A captivating journey through Traditional African CeremoniesPosted on
An extraordinary collection of photographs in the double volume book, African Twilight, uncovers the vibrant world of traditional ceremonies and rites of passage from birth to death.
The sheer numbers associated with Carol Beckwith and Angela Fisher’s work is startling: 40 years spent travelling across the continent, photographing 150 communities in 48 of the continent’s 54 countries. This latest book, African Twilight, accounts for their last 15 years of travel across 14 countries documenting key moments in the lives of 31 communities.
If you are new to Carol Beckwith and Angela Fisher’s work, let’s start with the objection you might raise about it: the western gaze; or more precisely, the fact that African traditions are seen through the prism of two western women.
Ever since the first Europeans have travelled to Africa, their gaze, combined with photography, has characterised and crystallised African people in the collective memory, as the less sophisticated “other” (19th century) and then the extremely poor and sick “other.” (20th century).
Traces of this legacy can still be found in the newly opened Photography Centre at the V&A Museum or the work of contemporary artist Owanto, (exhibiting at 1:54 Art fair in 2017) whose Flowers series is a critique of some images taken during traditional ceremonies.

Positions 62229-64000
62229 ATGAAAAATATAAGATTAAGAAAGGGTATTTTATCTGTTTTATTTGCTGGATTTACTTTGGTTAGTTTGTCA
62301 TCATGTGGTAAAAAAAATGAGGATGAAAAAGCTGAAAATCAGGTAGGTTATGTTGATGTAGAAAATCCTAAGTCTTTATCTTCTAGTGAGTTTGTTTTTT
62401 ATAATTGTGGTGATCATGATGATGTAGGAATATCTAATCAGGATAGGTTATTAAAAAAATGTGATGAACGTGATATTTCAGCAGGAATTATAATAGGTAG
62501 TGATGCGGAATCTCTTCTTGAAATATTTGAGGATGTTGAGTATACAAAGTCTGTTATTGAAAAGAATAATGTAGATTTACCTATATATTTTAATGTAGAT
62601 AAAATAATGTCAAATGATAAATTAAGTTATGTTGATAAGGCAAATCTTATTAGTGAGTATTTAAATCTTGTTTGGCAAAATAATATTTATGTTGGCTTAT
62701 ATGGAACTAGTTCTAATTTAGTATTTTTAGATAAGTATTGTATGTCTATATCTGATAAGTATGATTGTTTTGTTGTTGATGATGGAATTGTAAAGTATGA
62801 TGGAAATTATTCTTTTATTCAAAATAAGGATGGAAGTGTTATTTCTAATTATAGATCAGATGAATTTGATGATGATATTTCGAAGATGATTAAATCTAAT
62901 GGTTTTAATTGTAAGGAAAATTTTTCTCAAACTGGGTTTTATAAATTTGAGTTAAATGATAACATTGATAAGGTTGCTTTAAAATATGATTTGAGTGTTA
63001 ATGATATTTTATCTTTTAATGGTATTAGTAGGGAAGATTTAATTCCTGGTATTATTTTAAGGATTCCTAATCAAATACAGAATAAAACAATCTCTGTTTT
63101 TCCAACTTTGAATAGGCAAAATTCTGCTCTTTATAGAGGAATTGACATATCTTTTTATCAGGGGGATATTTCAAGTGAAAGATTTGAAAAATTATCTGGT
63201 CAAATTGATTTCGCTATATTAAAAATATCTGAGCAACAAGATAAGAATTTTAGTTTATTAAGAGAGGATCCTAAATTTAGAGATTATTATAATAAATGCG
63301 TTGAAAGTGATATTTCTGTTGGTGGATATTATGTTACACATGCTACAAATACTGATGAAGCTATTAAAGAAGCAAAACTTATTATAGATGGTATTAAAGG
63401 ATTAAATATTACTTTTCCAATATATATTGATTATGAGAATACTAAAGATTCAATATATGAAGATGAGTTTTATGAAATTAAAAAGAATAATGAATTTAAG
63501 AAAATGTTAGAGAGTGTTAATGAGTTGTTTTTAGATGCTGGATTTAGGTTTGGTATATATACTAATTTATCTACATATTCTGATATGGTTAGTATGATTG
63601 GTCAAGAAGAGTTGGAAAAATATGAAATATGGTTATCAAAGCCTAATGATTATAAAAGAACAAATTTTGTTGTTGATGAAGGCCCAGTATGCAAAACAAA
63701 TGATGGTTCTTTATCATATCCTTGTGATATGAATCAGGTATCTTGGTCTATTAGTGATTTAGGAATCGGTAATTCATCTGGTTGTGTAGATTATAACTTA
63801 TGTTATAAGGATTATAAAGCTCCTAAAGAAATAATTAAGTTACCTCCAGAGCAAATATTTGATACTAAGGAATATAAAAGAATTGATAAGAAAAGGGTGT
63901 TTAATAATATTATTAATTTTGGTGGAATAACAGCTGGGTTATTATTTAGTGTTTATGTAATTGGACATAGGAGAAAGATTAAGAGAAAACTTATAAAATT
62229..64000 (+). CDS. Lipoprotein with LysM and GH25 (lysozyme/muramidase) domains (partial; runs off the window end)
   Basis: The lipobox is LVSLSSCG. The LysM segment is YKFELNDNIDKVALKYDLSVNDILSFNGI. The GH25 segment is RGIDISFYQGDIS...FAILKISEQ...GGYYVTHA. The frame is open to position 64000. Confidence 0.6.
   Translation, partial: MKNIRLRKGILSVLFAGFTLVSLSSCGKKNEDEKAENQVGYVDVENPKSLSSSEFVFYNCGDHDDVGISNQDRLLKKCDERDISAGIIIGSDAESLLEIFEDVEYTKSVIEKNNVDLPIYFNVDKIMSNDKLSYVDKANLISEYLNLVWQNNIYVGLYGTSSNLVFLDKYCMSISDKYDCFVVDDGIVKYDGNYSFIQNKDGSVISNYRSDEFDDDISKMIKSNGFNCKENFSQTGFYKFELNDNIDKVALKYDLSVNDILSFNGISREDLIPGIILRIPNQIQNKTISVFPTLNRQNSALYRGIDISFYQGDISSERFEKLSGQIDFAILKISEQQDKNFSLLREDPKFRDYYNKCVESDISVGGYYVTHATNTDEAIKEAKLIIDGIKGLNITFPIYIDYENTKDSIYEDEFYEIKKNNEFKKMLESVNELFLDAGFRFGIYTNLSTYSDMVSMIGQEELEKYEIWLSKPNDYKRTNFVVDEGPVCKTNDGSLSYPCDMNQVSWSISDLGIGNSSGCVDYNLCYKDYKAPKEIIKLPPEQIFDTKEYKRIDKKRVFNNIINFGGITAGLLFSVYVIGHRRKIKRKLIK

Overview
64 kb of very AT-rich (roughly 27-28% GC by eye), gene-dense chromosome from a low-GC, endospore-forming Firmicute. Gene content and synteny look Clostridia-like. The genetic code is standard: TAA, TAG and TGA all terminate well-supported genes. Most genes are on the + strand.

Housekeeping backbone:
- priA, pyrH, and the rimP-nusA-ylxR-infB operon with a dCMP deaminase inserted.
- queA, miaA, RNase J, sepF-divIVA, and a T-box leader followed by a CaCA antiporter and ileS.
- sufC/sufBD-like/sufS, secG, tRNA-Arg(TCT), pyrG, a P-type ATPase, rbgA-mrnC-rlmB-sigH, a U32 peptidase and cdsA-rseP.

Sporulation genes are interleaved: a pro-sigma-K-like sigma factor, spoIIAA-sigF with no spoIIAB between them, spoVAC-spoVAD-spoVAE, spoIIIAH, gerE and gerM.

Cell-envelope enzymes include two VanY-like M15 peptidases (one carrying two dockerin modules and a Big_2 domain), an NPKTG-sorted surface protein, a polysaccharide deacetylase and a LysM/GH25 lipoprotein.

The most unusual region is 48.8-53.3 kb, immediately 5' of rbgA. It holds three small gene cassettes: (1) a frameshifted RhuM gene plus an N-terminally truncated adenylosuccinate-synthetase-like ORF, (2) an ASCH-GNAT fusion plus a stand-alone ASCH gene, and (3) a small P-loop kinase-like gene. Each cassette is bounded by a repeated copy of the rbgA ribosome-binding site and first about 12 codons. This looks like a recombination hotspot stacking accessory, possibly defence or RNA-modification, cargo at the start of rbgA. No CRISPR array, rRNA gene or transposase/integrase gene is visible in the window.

In an effort to reframe the narrative about the continent and its inhabitants, most pictures we see today, aimed at positively portraying Africa, depict urban centres, with gleaming high-rises and state of the art facilities. There is nothing wrong with these pictures, except that they imply, somehow that a rebalancing act or a parity of treatment could only be achieved within the limited framework of modernity, as far away as possible from dusty ancestral African traditions.
Amidst these binary, two-dimensional visions of the continent, African Twilight is an aesthetically stunning, dignified portrayal of a disappearing world that adds an incredible depth to the collective discourse.
The double-volume book records the rites of passage that punctuate life, from birth to death, in several cultures. It commences with initiations; the transition into adulthood, and continues with courtship and celebrations of the seasons in volume 1 and concludes with life in the Kingdoms of Congo and Benin, the spiritual world and death in the second volume.
The courtship images, in particular, taken in four separate communities are an exceptional display of traditional artistry. In Kenya, Ariaal courtship involves a “wonderful way of decorating their hair” whereas further north, among the Turkana, “there is a great emphasis on the use of jewellery and adornment.” The images, the photographers remarked, show a “great diversity in Africa” and the “different ways people achieve the same things.” Also, the images convey with extreme acuity the mood of each ceremony, from the stillness of time in a cemetery in Madagascar to the fast flow of movement of the Benin spirit dancers, and everything in between.
The book threads a very fine line, showcasing without either judging or romanticising, important rituals including those that are now frowned upon or forbidden, such as female circumcision. The pictures exude a sense of proximity that gives the reader the feeling of being present without being a voyeur.